The Founding Fathers (search) keep earning interest on their loot. Nicolas Cage's "National Treasure," about a race to find a fortune hidden by the signers of the Declaration of Independence, was the top movie for a third straight weekend with $17.1 million in ticket sales, according to studio estimates Sunday.
The action flick lifted its total to $110.2 million after 17 days in release, dominating a quiet post-Thanksgiving weekend with no new movies debuting in wide release.
Mike Nichols' caustic sex drama "Closer" (search) — starring Julia Roberts, Jude Law, Natalie Portman (search) and Clive Owen — opened strongly in narrower release, taking in $7.7 million. Playing in 476 theaters, "Closer" had a healthy average of $16,176 a cinema, compared to a $5,286 average in 3,243 theaters for "National Treasure."
The martial-arts epic "House of Flying Daggers," a strong contender for the foreign-language Academy Award, premiered well in limited release. Directed by Zhang Yimou ("Hero"), the film grossed $417,020 in 15 theaters for a $27,801 average.
The overall box office declined after three straight weekends of rising revenue. The top 12 movies grossed $80.3 million, down 10 percent from the same weekend last year.
"National Treasure," a reunion between Cage and producer Jerry Bruckheimer ("The Rock"), surprised box-office analysts with its staying power.
"Nicolas Cage and Jerry Bruckheimer are always a force to be reckoned with, but to have this film at No. 1 for three weeks, I don't think anyone saw that coming," said Paul Dergarabedian, president of box-office tracker Exhibitor Relations.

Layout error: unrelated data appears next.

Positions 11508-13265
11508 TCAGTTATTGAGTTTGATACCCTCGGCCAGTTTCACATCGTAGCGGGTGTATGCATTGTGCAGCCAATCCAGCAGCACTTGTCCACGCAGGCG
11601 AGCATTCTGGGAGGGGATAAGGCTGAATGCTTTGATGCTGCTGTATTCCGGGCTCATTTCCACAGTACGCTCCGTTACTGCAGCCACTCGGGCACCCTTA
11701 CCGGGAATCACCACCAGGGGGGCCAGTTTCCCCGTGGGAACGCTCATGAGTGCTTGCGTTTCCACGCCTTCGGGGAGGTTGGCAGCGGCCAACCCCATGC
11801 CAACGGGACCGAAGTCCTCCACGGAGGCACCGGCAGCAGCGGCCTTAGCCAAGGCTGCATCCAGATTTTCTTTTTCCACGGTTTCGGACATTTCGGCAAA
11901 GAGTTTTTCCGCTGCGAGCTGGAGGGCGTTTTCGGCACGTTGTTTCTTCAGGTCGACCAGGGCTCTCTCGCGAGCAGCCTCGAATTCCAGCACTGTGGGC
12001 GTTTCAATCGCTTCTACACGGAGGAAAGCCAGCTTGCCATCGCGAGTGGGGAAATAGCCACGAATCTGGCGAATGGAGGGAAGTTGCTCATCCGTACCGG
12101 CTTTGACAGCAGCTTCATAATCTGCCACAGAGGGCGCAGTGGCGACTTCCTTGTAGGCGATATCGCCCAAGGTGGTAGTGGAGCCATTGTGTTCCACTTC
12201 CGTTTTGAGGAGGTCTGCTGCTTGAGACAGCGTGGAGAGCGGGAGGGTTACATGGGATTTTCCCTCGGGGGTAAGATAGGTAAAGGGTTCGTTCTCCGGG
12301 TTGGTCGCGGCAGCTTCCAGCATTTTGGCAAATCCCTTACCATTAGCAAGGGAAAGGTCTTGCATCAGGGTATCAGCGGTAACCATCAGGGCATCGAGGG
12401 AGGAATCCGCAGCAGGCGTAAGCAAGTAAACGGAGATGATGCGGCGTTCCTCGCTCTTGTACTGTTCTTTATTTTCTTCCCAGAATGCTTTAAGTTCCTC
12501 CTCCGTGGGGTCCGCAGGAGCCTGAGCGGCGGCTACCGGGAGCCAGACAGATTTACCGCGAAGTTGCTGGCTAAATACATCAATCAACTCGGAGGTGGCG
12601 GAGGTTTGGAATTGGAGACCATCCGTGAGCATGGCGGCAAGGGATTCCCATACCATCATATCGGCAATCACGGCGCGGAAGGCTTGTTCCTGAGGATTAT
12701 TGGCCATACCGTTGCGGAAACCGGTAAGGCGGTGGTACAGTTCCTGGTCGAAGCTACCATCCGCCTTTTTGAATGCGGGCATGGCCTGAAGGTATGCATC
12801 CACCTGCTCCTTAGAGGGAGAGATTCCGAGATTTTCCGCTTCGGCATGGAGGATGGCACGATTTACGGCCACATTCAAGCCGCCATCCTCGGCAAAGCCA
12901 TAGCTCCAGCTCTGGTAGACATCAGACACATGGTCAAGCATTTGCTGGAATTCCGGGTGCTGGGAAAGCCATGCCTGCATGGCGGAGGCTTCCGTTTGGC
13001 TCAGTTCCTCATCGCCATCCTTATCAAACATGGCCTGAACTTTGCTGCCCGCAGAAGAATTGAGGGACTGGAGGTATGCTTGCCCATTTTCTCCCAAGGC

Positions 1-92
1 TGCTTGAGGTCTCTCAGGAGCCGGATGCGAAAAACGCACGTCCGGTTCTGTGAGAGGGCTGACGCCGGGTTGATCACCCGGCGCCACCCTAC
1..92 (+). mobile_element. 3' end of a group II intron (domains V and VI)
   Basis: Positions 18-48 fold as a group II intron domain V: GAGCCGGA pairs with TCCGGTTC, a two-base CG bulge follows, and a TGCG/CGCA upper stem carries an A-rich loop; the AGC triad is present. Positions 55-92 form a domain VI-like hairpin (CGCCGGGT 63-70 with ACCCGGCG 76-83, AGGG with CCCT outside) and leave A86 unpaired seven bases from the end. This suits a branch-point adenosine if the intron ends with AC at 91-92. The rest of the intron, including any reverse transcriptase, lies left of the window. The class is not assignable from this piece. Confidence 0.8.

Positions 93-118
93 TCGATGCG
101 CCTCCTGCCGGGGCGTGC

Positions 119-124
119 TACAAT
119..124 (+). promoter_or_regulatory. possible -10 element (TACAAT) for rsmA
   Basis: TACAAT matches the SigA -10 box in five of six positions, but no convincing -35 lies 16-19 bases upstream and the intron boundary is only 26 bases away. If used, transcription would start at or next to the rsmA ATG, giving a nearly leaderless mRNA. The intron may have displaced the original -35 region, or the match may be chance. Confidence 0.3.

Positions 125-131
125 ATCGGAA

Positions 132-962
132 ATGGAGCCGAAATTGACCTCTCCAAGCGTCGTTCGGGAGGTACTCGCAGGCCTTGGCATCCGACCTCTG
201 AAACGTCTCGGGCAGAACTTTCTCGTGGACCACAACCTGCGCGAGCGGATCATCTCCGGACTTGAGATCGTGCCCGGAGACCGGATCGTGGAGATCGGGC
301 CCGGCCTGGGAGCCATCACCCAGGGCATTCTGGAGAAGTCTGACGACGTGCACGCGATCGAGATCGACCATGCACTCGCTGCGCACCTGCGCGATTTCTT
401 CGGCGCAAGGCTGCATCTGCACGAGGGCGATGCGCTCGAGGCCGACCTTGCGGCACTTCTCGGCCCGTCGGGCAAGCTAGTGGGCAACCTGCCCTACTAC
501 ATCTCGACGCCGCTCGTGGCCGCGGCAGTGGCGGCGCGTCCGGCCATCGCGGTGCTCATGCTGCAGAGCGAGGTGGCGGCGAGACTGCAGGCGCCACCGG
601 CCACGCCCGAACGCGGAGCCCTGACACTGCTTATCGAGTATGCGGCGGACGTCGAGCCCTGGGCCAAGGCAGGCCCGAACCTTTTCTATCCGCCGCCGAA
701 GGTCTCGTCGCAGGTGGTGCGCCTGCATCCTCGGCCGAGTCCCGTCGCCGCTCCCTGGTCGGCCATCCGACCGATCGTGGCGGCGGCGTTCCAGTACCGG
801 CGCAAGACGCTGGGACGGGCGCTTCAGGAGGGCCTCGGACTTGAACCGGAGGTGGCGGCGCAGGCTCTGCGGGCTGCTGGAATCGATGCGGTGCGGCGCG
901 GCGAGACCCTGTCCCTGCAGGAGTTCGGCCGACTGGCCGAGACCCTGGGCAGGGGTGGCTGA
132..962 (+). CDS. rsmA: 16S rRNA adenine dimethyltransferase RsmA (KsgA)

The movie's box-office reign will end next weekend with the debut of the star-studded heist sequel "Ocean's Twelve," whose cast includes George Clooney, Brad Pitt, Matt Damon, Catherine Zeta-Jones and Roberts.
Distributor Sony is rolling "Closer" out slowly to build buzz through Hollywood's upcoming awards season. "Closer" placed third behind "Finding Neverland" and "The Aviator" on the National Board of Review's list released last week of best 2004 films, and the group honored the movie's cast for best ensemble performance.
"It is a very adult film, and it does seem that a slower rollout is the appropriate thing to do with it," said Rory Bruer, Sony head of distribution.
Oliver Stone's historical epic "Alexander," which opened to poor reviews, grossed $4.7 million, down 65 percent from its debut the previous weekend. "Alexander," which reportedly cost $150 million to make, took in just $29.7 million in its first 12 days.
Estimated ticket sales for Friday through Sunday at North American theaters, according to Exhibitor Relations Co. Inc. Final figures will be released Monday.
1. "National Treasure," $17.1 million.
2. "Christmas With the Kranks," $11.7 million.
3. "The Polar Express," $11 million.
4. "The Incredibles," $9.2 million.
5. "The SpongeBob SquarePants Movie," $7.8 million.
6. "Closer," $7.7 million.
7. "Alexander," $4.7 million.
8. "Finding Neverland," $2.9 million.
9. "Bridget Jones: The Edge of Reason," $2.8 million.
10. "Ray," $1.9 million.